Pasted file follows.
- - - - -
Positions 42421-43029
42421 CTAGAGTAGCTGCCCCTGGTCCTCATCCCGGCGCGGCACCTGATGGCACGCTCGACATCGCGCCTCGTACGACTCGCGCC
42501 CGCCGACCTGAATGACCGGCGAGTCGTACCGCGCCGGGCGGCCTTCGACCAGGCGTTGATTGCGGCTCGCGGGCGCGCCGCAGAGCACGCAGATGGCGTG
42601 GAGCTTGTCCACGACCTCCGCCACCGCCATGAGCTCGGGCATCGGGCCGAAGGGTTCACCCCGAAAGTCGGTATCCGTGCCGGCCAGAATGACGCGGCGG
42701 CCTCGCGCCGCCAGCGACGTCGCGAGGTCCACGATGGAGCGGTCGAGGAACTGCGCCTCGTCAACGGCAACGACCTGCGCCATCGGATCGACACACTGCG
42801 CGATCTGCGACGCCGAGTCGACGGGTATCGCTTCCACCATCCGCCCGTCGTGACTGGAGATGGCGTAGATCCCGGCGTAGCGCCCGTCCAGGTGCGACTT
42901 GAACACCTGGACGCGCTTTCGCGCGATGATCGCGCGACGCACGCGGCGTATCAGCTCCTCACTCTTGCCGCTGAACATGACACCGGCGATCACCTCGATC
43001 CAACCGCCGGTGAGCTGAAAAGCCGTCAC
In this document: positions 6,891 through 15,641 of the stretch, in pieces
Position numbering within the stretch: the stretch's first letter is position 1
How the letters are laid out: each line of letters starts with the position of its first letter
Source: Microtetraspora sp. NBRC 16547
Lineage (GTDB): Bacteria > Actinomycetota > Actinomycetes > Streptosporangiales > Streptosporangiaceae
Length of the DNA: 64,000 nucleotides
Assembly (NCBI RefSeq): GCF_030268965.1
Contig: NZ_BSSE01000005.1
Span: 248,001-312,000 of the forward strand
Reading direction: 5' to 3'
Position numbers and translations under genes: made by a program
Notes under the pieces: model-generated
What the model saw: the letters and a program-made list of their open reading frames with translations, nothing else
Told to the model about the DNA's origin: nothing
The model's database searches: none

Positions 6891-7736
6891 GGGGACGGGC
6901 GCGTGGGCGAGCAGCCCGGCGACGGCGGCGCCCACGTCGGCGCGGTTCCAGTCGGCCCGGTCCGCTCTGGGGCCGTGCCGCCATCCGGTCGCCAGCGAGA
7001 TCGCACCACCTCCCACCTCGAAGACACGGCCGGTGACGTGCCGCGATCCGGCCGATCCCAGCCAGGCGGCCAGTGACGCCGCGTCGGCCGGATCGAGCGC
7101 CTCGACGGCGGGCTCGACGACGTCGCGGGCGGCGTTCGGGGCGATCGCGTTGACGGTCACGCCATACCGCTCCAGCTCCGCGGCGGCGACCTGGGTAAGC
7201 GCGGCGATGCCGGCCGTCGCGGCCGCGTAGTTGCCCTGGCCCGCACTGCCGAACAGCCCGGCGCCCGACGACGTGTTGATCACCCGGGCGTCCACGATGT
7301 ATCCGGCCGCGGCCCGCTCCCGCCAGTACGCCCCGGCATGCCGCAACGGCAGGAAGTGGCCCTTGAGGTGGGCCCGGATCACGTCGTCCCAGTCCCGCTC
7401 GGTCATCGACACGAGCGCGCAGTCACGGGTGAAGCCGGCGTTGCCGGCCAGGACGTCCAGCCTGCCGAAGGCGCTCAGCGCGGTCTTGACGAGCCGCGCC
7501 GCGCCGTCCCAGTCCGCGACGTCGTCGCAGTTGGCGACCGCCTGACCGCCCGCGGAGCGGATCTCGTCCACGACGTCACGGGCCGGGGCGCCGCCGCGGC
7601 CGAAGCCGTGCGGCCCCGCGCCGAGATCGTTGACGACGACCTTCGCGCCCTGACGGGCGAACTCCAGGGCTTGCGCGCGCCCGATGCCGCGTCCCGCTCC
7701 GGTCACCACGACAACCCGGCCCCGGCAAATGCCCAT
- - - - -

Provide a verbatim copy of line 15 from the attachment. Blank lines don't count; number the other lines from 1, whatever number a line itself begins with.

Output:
Assembly (NCBI RefSeq): GCF_030268965.1